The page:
An allergy occurs when the immune system produces antibodies (molecules that attack a foreign substance) that make the body hypersensitive to this allergen. It is believed that allergies occur in about a quarter of people, and they can have different symptoms. The mechanisms in allergy development have been studied well but scientists still don’t know why they occur.
The only effective treatment method for allergies is allergen-specific immunotherapy. It involves exposing people to small amounts of the allergen regularly, usually once a month. Allergen immunotherapy can be subcutaneous (injections of allergen extract) or sublingual (putting tablets of allergen extracts under the tongue). The main goal of this treatment is to introduce allergens to the body to show that specific proteins are not dangerous.
According to the World Allergy Organization, immunotherapy is effective primarily in seasonal allergies, manifested by stuffy nose and eye inflammation, allergic asthma, and dust mite allergy. Allergen immunotherapy is especially beneficial for people with a severe allergic reaction to wasp or bee venom and can save their lives. Treatment of pollen allergies with injections of allergen extract is effective and doesn’t have side effects. Allergen immunotherapy can also help people with asthma, but it can cause acute reactions.
If you experience eye inflammation and stuffy nose during the cold season, it doesn’t mean you have a cold allergy or cold urticaria. Cold urticaria causes severe swelling and itching of the hands and lips and can sometimes lead to anaphylaxis (fainting, swelling of limbs, racing heart, and shock). This condition is not exactly an allergy but a skin reaction to cold. For an unknown reason, cold destroys the mast cells of the immune system which makes them release inflammatory mediators called histamines.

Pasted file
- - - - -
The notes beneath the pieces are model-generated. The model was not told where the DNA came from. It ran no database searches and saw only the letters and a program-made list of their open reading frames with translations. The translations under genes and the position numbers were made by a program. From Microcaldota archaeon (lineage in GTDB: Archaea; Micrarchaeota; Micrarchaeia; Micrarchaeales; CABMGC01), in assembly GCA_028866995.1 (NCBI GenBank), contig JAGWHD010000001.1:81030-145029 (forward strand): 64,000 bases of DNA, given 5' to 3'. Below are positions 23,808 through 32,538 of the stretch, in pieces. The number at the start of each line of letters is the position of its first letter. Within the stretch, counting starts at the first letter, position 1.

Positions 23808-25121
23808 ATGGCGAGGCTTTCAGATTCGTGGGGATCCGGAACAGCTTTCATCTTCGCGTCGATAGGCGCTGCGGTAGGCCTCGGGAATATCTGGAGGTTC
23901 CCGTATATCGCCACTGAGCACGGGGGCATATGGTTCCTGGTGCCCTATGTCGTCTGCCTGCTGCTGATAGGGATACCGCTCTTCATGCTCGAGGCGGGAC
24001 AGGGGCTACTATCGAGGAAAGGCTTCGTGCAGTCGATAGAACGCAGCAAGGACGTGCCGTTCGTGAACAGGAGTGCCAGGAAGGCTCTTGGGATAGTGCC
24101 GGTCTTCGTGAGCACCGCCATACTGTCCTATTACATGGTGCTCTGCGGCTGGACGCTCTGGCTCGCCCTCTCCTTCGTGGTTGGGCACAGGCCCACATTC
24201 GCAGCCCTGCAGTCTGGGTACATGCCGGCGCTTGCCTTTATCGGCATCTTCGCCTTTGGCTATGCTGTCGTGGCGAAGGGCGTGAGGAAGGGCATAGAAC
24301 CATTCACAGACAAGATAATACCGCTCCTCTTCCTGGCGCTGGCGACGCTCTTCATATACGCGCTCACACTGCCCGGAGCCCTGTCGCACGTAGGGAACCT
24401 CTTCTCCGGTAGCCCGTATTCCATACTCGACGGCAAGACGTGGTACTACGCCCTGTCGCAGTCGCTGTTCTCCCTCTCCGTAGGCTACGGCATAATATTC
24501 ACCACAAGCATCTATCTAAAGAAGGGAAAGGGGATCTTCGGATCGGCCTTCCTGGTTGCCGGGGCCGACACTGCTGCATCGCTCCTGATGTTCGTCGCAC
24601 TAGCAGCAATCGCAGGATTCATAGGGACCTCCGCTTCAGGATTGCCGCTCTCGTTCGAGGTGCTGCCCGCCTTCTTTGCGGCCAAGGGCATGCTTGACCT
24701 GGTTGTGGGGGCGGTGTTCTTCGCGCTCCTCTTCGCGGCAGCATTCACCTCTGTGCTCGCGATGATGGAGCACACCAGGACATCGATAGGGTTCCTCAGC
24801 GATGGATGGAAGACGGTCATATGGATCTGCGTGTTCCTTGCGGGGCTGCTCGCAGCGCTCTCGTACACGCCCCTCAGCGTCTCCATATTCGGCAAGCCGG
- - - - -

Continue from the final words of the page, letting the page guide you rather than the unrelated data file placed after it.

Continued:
In addition to burns and photoaging, sunshine can cause hives, itching, and rashes. The cause of this is still unknown but the body sometimes aggressively reacts to skin cells changed by UV rays and releases histamines. Itching and redness occur mostly in the areas that are often exposed to the sun (hands, face, and neck). Manifestations don’t always occur immediately, in some cases, redness and itching can occur in a few hours or even days. The risk of this allergic reaction is higher in people with fair skin and in those who take certain medications, including antibiotics and painkillers, as well as in people with atopic dermatitis (a chronic condition characterized by dry and itchy skin).
Sometimes an allergy to one substance can provoke a reaction to another. Antibodies (molecules with a unique structure created to bind a specific allergen) accumulate in the blood during an exacerbation of an allergy. However, if another allergen similar in chemical structure enters the body, these antibodies can attack it.
A cross-reaction can occur on the pollen of flowering trees and peaches, apples, some berries, on kiwi and latex, on cockroaches and shrimps. Therefore, some people may develop food allergy during the pollen season.
Apparently, stress can cause allergies in people with an existing genetic predisposition or aggravate an allergy. This is due to the fact that when the nervous system function gets out of control this can affect the immune system and make it hyperactive.
Scientists suggest that if a child’s body encounters a few bacteria the risk of allergies increases. Young immunity needs to be active constantly, otherwise, instead of destroying the bacteria, it will fight with an innocent allergen. Children who grew up in large families, with brothers and sisters, usually don’t develop allergies. If you want to protect your child from allergies, first, consult a primary care physician.